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CANADIAN HR LAW
Aug 17, 2012

You can’t contract out of employment standards legislation

Law applies to all employers, big or small. Informal agreements regarding overtime, breaks and other matters can lead to substantial liability.
    

 

Most of us know that the employment standards legislation in each jurisdiction sets out the absolute minimum obligations and entitlements. The legislation addresses a wide variety of issues, including hours of work, vacation, holidays and termination of employment.

Unfortunately, many employers, especially smaller ones, get into trouble by adopting a very “loose” application of the employment standards legislation or assuming it doesn’t apply to them.

Many employers do not have a standard 9 to 5 workday. For example, contracting, gardening and similar industries may be very slow at times and overwhelmingly busy at others. They typically expect their workers to be available as needed, and to stay until the work is complete.

In some cases, they develop informal agreements whereby, for example, employees will simply be paid for 35 or 40 hours every week, regardless of the number of hours they actually work. The theory, which may be true, is that the hours will even out over the course of the year. However, this would contravene the applicable employment standards legislation in several ways.

First, the law requires individuals be paid for time worked within a short timeframe. If an individual works some hours but is not, effectively, paid for those hours until seven months later, that would be a breach of employment standards. Furthermore, there is no automatic right to average hours over multiple weeks. 

In Ontario, if an individual works more than 44 hours in a week, she will be entitled to overtime, pay or time off in lieu (unless she falls within one of the exempt categories). It is possible to agree to average hours over several weeks, but this agreement must be in writing and approved by the Ministry of Labour.

Such an agreement could, for example, contemplate that hours will be averaged over two-week periods. In that case, an individual who works 50 hours in one week and 30 in the next would not be entitled to overtime pay.  However, in the absence of such an agreement, he would be entitled to six hours of overtime pay (at time and a half) for the week in which he worked 50 hours. 

Another common mistake is the failure to allow employees statutorily required breaks during the day. In Ontario, no worker can work more than five hours in a row without a break. It is a contravention of legislation to agree, for example, that workers will “work through their lunch” and finish early or even be paid extra. Again, employees may be happy with such informal arrangements, but that does not mean the employer does not expose itself to potential liability.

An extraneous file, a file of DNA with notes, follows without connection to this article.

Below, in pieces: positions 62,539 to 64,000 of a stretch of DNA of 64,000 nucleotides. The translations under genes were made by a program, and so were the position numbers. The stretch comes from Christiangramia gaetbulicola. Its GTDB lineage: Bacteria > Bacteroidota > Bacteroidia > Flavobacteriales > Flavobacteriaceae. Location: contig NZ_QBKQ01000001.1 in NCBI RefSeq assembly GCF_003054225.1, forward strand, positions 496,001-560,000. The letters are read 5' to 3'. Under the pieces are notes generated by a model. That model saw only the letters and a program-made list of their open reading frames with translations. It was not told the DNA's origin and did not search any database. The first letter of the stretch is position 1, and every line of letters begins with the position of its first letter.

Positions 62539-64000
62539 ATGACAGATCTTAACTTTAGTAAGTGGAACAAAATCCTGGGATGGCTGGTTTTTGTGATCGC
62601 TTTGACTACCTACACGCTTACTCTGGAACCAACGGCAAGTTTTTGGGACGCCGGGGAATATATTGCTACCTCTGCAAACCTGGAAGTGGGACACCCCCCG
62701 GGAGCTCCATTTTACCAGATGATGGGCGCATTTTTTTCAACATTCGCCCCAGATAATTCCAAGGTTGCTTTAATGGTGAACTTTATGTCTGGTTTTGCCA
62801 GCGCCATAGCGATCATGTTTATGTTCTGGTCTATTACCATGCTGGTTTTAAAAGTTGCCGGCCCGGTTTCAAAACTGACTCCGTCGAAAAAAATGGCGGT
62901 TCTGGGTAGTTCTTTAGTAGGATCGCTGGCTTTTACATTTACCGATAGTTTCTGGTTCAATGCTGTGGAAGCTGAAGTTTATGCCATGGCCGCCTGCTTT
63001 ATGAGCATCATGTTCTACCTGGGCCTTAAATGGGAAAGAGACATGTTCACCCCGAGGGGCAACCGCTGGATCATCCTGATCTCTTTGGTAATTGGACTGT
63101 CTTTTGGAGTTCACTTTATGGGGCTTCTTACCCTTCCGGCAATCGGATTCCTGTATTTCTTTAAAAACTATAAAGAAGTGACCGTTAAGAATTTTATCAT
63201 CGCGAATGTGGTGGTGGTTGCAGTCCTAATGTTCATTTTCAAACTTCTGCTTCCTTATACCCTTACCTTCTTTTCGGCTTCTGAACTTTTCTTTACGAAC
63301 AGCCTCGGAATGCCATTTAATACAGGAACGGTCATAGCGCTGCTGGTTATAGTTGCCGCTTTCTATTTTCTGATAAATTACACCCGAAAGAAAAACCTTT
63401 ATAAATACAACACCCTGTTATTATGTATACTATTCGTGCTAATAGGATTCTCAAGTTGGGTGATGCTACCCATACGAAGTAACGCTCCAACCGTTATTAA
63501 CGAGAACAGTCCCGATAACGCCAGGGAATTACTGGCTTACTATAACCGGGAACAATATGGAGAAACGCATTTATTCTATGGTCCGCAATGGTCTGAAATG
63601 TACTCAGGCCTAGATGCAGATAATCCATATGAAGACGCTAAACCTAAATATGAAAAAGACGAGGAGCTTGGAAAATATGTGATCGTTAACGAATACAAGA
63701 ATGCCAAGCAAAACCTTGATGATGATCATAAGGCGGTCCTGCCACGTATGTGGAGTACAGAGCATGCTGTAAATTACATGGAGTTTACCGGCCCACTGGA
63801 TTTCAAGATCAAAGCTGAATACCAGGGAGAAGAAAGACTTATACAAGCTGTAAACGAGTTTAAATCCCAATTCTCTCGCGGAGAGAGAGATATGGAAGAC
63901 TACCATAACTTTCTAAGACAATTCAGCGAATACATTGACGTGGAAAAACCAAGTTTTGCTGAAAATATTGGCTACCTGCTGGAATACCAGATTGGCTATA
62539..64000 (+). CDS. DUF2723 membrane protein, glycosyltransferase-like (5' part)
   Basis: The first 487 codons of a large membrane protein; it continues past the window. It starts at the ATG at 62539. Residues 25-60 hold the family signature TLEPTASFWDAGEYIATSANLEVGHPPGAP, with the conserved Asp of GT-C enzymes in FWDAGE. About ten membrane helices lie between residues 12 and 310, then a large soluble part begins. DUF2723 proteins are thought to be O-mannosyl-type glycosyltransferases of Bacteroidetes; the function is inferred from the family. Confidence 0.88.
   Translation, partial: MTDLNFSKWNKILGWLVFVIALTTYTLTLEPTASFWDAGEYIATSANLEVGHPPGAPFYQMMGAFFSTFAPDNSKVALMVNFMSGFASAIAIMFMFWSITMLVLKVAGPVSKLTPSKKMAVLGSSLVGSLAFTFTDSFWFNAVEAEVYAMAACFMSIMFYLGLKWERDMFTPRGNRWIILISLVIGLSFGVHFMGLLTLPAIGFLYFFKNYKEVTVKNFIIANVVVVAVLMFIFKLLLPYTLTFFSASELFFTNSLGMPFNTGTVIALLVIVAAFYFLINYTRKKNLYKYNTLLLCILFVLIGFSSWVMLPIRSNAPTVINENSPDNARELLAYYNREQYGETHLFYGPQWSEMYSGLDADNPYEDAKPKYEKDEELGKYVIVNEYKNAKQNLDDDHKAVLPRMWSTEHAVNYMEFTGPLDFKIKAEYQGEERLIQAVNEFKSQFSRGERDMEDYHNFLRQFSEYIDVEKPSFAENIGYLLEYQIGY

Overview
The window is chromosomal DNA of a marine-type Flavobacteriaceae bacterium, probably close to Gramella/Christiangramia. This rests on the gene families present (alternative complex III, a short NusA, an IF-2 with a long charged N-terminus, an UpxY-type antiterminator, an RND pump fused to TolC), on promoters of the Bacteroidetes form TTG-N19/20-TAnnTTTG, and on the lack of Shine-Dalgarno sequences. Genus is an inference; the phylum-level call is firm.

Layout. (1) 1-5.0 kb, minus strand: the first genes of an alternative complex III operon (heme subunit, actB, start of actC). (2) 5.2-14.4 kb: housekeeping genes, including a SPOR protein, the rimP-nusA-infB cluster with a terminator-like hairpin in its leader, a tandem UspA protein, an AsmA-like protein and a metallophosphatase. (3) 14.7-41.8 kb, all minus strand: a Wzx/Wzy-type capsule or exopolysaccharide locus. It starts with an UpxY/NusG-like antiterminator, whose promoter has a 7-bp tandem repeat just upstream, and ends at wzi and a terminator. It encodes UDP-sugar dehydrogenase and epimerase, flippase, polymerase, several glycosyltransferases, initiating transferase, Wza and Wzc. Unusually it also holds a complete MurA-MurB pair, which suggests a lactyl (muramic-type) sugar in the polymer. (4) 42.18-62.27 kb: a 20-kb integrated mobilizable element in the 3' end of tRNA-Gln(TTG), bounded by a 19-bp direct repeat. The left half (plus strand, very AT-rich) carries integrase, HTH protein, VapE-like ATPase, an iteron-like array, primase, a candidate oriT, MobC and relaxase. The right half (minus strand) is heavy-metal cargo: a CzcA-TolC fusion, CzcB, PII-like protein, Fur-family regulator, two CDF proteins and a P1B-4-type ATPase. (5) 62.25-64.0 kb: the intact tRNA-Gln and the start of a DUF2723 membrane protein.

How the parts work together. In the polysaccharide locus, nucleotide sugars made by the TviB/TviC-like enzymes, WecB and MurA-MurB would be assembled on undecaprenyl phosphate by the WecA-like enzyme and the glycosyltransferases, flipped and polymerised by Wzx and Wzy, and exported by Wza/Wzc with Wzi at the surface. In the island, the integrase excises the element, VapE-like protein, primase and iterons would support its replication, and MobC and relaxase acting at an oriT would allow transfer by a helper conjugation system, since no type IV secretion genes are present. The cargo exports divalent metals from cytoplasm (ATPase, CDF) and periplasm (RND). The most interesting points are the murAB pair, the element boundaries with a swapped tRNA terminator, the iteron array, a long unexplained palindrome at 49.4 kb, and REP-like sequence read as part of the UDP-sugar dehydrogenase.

Unfortunately, while many small employers seem to think employment standards do not apply to them, they apply to all employers. And while employees may be happy with the arrangement at the moment, that may not always be the case.

If an employee makes a complaint to the Ministry of Labour, then the employer will have a difficult time explaining the fact that it has been breaching the employment standards legislation for a lengthy period of time, with all of its employees. It is far better to use contracts and policies and ensure compliance, rather than face penalties and potential damages awards to unhappy employees.

Furthermore, even if the employees are happy, it is always possible that a Ministry of Labour representative will carry out an inspection of employment practices and discover the transgressions.

The bottom line is all employers, whether they have thousands of employees or a handful of casual workers, must ensure they are compliant with the applicable legislation. While they may think that doing so is cost-prohibitive or unrealistic, the reality is that if the Ministry of Labour determines they are in breach of the applicable legislation, the repercussions will be far worse than the cost of complying. It is a mistake to assume that just because you are small, or casual, that the law is different for your company.

Stuart Rudner is a partner in the Labour & Employment Law Group of Miller Thomson LLP. He provides clients with strategic advice regarding all aspects of the employment relationship, and represents them before courts, mediators and tribunals. He is author of You’re Fired: Just Cause for Dismissal in Canada, published by Carswell. He can be reached at 416.595.8672 or srudner@millerthomson.com. You can also follow him on Twitter @CanadianHRLaw and join his Canadian Employment Law Group on LinkedIn.

 

 

    
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